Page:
The End of the Road begins with some doubt as to the existence of the narrator, Jacob Horner. He tells readers that he became a teacher of English at Wicomico State Teachers College on the advice of the Doctor, never given a name, who operates a Remobilization Farm for the treatment of functional paralysis. Between this doubtful beginning and the nonending, John Barth examines the problems of existence and identity that began with his first novel, The Floating Opera (1956). Read on a literal level, the story is a rather banal love triangle involving Jacob, Joe Morgan, and Joe’s wife. Read on a serious abstract-ethical level, it becomes the setting for a duel of opposing points of view, both concerned with the problems of nihilism.
Jacob meets the Doctor in a railroad station, where he goes after finishing his oral examination for his master’s degree. In trying to decide where to go for a vacation, he is overcome by paralysis. He is unable to make a choice. No one destination seems better than another; his will to do anything at all is paralyzed. The Doctor takes him to his Remobilization Farm near Wicomico and begins a series of therapy sessions designed to avoid situations involving complicated choices, the point being to make some choice, any choice, in order to keep moving, so that he will not fall into immobility again. Mythotherapy, based on the existentialist premises that existence precedes essence, and that people are free not only to choose their essence but also to change it at will, is the chief therapy prescribed for Jacob. It is a process of assigning a role to himself and carrying it out logically. It is essentially a mask to protect the ego.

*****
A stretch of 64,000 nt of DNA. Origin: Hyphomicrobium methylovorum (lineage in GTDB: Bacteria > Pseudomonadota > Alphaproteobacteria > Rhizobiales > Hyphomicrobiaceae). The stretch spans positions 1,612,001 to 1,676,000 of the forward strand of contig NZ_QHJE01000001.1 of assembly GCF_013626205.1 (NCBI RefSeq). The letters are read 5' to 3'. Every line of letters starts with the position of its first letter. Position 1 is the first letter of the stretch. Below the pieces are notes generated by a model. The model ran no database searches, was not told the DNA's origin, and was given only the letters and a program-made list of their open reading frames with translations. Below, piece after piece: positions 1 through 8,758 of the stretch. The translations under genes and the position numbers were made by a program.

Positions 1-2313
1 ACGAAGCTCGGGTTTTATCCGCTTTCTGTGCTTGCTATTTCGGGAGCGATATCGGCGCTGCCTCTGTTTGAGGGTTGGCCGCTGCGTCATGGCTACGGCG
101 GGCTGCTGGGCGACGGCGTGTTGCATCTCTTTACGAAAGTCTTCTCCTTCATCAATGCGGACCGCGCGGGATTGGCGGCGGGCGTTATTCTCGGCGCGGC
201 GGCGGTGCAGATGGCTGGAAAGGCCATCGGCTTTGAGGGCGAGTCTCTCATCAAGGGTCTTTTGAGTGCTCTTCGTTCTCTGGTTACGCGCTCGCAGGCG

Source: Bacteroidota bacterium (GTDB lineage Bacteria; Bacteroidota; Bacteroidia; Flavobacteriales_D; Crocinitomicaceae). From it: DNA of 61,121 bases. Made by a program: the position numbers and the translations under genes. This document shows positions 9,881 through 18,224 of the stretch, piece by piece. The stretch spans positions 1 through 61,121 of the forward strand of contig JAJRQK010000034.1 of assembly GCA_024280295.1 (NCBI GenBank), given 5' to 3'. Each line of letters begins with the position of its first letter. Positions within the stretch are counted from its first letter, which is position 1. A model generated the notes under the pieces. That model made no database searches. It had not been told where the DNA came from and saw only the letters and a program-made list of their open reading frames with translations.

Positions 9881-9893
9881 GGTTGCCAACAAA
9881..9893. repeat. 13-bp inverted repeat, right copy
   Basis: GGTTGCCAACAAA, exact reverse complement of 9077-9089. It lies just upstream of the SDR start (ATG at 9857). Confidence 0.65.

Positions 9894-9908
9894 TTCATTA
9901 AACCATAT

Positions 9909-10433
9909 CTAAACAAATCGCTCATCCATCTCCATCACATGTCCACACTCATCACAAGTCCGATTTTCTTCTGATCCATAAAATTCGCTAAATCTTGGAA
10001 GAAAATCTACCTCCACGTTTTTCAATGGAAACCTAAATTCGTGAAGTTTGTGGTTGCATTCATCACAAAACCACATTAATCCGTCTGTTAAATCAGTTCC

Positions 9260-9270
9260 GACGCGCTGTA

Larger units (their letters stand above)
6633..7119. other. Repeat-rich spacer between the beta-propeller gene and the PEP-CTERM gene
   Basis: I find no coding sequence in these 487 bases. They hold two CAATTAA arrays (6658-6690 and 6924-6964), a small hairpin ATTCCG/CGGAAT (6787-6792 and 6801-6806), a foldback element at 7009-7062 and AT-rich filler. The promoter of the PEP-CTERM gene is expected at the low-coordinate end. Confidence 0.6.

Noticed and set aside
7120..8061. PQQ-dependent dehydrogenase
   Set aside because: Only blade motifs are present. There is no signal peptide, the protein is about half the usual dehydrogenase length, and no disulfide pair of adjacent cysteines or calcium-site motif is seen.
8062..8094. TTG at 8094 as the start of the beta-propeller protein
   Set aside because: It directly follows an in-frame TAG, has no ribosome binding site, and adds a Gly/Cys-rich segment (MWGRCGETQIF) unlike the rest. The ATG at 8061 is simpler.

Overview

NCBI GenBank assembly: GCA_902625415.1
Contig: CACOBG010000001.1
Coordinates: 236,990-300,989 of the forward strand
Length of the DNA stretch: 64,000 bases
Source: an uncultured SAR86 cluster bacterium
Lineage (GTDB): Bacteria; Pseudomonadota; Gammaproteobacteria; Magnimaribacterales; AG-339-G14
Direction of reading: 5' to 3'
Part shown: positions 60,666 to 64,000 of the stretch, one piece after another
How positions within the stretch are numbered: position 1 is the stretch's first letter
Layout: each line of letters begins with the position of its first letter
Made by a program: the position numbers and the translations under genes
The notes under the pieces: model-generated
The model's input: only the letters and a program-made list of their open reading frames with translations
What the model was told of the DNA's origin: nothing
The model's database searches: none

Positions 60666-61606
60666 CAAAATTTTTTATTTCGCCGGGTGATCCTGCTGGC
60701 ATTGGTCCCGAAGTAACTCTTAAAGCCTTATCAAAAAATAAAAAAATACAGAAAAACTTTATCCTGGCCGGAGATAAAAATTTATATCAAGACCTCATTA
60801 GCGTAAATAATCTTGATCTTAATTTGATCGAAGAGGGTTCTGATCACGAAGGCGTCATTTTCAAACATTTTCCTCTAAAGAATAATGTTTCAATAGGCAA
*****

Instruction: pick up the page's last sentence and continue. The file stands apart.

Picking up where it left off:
At the college, Jacob becomes acquainted with Joe Morgan and his wife, Rennie. The relationship quickly develops into a love triangle, but one in which the moral responsibility is shared equally by all three. Here, as elsewhere, Barth gives readers no chance to make any judgments, to fasten onto any solid ethical ground. The End of the Road is a short novel with the characters sketched and filled in quickly, with very little background or examination of motivational processes.
Jacob’s modus operandi is mythotherapy. Joe’s is one of ethical positivism; he has a set of consistent, relative values that he is trying to impress on Rennie. It is on Rennie that the action centers. While teaching Jacob to ride horseback, she tells him of her meeting with Joe and their subsequent relationship and marriage. Until...
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